Magnetic Resonance Imaging (MRI’s) and endometriosis

Share on facebook
Share on twitter
Share on linkedin
Share on email

Surgery is the only method for definitive diagnosis of endometriosis; however, magnetic resonance imaging (MRI’s) can be used for preoperative planning as well as ruling out other related conditions. It is important to have a team who knows the correct protocol for imaging and for reading the images.

In this study, you will find correlations between MRI findings and surgical confirmations. The authors also discuss the best way to get the best images. Please follow the link for more information and for associated images.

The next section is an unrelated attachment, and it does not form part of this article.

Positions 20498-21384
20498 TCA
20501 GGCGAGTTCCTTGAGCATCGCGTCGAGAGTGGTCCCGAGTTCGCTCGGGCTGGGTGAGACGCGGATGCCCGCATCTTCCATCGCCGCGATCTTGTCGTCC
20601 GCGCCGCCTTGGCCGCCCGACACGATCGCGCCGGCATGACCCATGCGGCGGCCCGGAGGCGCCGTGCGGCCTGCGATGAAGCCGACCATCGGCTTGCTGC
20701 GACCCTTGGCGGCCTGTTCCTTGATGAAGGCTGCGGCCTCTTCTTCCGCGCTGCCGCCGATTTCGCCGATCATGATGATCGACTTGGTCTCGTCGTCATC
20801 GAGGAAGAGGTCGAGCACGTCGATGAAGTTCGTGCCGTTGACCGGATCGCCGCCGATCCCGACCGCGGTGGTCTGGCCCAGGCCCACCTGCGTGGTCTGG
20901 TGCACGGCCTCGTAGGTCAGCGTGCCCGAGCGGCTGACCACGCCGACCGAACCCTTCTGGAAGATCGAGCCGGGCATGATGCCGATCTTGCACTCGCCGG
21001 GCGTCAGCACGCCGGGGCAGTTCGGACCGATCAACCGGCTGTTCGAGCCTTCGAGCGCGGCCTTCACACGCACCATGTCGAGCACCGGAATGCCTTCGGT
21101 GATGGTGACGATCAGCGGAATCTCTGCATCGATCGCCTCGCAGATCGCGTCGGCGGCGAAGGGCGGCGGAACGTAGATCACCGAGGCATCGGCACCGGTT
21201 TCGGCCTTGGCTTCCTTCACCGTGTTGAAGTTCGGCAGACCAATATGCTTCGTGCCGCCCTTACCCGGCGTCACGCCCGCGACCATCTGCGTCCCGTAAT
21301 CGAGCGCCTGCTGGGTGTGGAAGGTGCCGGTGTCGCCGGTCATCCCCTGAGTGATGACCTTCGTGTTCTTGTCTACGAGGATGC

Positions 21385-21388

“Diagnostic imaging is necessary for treatment planning. MRI is as a second-line technique after ultrasound. The MRI appearance of endometriotic lesions is variable and depends on the quantity and age of haemorrhage, the amount of endometrial cells, stroma, smooth muscle proliferation and fibrosis. The purpose of surgery is to achieve complete resection of all endometriotic lesions in the same operation.” Preparing for the MRI: “In preparation for imaging, it is recommended that patients fast (4–6 h) before the examination. Bowel preparation includes an enema administered approximately 2–3 h before the examination. The study should not be conducted during the menstrual cycle. MR imaging is performed with moderate repletion of the patient’s bladder, since an overfilled bladder may cause detrusor contractions and may obliterate the adjacent recesses thus compromising the identification of small parietal nodules [12]. On the other hand, an empty bladder prevents optimal visualization of the ureters. MR imaging is performed with the patient lying in the supine position (entry position feet first). In patients who show a dilatation of the excretory system, the urographic phase is acquired in the prone position. In claustrophobic patients, prone position may reduce anxiety and improve exam acceptability. When the clinical evaluation suggests a rectosigmoid endometriosis, rectal opacification is performed before the examination. Retrograde distension of the rectum and the sigmoid colon is obtained inside the gantry with a rectal enema of 750 mL of saline solution introduced through a Nelaton catheter (20 Ch, 6.67 mm × 360 mm). Bowel cleansing is performed through oral administration of a polyethylene glycol solution (1000 mL) the day before the study. In these patients the intravenous administration of an antispasmodic agent, scopolamine-N-butyl bromide (Buscopan® 20 mg; Boehringer Ingelheim, Milano, Italy) just before image acquisition is mandatory to reduce motion artefacts caused by bowel peristalsis. Even if rectal opacification is not strictly necessary to detect endometriotic lesions of the intestinal wall, rectal distension may be useful to evaluate the degree of bowel stenosis.”Conclusions: “Endometriosis is a chronic condition affecting women during the reproductive lifespan. Diagnosis of endometriosis must take into account clinical symptoms, physical examination, laboratory tests and different imaging techniques. Since pelvic anatomy is complex and may vary with distortion by invasive endometriosis, the radiologist must be aware of both normal and deranged anatomy.“The ideal purpose of surgery is a therapeutic and effective intervention based on a careful preoperative evaluation. From this point of view, the role of MR imaging to help diagnose and plan surgical strategy is critical in the management of the disease. Preoperative detection of all endometriotic lesions is recommended to choose the surgical approach and to plan a multidisciplinary team work [29]. This multidisciplinary approach including radiologists, gynaecologists, urologists, gastrointestinal surgeons, and (in selected cases) neurosurgeons, is recommended to improve diagnostic imaging accuracy and patients’ outcome, and to reduce postoperative complication rates. The recent awareness that endometriosis may be medically treated based on strong clinical suspicion [57] and that laparoscopy should be intended for surgical treatment, not for diagnostic purposes [58], furtherly enhance the role of non-invasive diagnostic procedures and particularly of MR imaging.“In any case, due to the complexity of the disease, it is appropriate to centralize the overall care of endometriosis patients to reference centres in order to pursue a patient-centred approach tailored to the patient’s specific condition and desires.”